I am the LORD your God; consecrate yourselves and be holy, because I am holy. Do not make yourselves unclean by any creature that moves about on the ground. I am the LORD who brought you up out of Egypt to be your God; therefore be holy, because I am holy. (Lev 11:44-45. See also Lev 19:34-36; 22:31-33; 23:43; 25:38, 42, 55; 26:12-13, 45)

Many passages in the Bible may seem problematic. Yet, God never condones evil deeds in the Bible, but instead works His good and gracious will despite humanity’s evil. He also exercises righteous judgement and punishment for sin, through which He graciously provides the means for salvation. Sometimes the problem is what the text actually means to point out; and sometimes the problem is issues of our own personal interpretation. These problems ought to be looked at in light of how the Bible is a unified book with one message, and not taken at face-value without understanding. Biblical theology, therefore, gives us the means of dealing with problematic passages in the Bible by contextualising them in light of the central message of the Bible.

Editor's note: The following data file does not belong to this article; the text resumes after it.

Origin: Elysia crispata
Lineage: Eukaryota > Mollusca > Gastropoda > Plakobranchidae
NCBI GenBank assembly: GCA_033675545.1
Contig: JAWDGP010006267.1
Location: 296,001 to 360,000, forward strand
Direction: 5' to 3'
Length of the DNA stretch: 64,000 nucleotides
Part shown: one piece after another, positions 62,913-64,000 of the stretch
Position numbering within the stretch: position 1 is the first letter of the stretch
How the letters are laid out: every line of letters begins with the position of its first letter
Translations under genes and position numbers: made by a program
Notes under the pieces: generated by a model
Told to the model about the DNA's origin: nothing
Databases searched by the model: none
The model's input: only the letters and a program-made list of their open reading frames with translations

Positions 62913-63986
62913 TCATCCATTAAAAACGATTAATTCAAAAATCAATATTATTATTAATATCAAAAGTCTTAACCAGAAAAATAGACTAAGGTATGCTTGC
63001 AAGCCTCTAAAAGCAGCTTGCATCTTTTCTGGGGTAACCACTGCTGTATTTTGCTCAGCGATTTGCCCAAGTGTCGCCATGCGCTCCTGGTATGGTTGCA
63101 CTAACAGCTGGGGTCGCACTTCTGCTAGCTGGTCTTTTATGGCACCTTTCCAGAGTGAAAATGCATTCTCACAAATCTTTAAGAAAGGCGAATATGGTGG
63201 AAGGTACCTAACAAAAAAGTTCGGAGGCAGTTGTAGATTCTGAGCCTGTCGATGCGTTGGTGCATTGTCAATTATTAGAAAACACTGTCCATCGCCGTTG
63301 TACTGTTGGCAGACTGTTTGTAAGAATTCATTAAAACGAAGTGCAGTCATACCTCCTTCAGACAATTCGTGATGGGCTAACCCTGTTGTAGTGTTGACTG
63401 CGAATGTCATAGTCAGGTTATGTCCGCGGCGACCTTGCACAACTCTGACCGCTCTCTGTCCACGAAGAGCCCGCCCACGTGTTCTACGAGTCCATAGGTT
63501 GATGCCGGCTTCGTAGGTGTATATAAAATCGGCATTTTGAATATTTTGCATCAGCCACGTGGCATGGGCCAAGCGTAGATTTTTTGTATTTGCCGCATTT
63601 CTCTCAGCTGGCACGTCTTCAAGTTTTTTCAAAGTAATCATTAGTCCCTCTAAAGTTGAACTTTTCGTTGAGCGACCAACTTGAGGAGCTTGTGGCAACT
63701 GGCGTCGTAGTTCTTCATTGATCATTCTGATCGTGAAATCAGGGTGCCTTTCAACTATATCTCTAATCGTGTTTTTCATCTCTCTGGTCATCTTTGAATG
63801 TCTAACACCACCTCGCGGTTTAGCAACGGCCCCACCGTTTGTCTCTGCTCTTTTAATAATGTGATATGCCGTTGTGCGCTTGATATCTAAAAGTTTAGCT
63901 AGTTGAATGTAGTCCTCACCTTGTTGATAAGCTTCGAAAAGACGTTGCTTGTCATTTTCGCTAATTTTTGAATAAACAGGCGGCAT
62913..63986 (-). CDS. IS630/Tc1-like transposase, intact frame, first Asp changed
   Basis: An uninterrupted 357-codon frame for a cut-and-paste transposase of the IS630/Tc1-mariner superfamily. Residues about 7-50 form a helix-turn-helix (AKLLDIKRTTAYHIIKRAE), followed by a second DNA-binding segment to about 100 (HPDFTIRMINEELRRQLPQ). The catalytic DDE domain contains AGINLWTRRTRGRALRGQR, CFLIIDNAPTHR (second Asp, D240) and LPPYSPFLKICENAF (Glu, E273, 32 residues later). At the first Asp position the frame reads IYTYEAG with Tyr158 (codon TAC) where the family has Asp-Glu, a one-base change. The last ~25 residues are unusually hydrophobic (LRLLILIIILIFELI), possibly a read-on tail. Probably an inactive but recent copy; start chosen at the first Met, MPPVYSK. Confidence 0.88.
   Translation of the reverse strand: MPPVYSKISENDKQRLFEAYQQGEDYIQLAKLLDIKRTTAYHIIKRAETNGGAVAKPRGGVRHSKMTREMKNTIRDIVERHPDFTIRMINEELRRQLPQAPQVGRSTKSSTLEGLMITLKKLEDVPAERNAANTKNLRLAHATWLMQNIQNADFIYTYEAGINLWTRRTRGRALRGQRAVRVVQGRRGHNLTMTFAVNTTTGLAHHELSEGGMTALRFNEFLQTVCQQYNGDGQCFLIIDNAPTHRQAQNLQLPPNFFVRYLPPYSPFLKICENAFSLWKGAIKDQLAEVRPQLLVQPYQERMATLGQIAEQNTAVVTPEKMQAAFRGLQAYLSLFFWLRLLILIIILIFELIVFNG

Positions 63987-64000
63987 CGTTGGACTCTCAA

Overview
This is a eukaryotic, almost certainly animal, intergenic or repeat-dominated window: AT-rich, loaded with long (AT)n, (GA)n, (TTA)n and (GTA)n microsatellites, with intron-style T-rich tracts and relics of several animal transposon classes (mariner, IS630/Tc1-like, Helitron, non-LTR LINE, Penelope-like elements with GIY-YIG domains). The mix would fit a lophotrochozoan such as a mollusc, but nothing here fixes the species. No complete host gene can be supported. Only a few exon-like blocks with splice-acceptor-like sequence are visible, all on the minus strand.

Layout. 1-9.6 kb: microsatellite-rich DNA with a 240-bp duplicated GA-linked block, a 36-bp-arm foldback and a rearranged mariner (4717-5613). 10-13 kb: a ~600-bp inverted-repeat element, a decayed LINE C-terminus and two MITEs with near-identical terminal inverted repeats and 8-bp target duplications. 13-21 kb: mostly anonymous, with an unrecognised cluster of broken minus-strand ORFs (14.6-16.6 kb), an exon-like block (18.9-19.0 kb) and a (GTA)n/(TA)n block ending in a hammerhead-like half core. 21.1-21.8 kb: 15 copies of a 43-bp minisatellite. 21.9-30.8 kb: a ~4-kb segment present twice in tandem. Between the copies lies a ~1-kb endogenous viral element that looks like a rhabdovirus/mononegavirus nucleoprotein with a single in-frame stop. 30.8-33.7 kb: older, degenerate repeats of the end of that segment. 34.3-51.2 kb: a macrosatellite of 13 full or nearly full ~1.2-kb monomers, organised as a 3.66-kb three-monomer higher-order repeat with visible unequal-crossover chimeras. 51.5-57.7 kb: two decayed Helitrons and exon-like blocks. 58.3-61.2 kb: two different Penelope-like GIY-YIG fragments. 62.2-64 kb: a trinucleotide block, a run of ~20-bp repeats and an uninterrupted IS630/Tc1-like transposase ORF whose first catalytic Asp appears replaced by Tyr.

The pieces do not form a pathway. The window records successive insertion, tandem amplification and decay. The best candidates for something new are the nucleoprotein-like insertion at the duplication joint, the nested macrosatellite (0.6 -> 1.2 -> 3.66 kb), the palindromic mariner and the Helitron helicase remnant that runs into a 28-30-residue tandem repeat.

Clarrise Ng_CERC

All in all, my friends, read the Bible, and be enlightened and challenged by its truths. If you ever get confused about what it’s trying to say, or find something very hard to agree with, you aren’t alone. Christians grapple with the Word every day, and we do that consistently with each other, including in our Growth Groups at CERC. 

If you aren’t part of a Growth Group, join us for our weekly meetups here! If you’ve missed out on sermons in our God’s Story series which approaches the Bible from a biblical theological perspective, catch up here.

If you’d like to learn more about biblical theology, there’s a great introductory book on the subject by Graeme Goldsworthy titled According to Plan, and another great book by James Hamilton titled God’s Glory in Salvation through Judgment.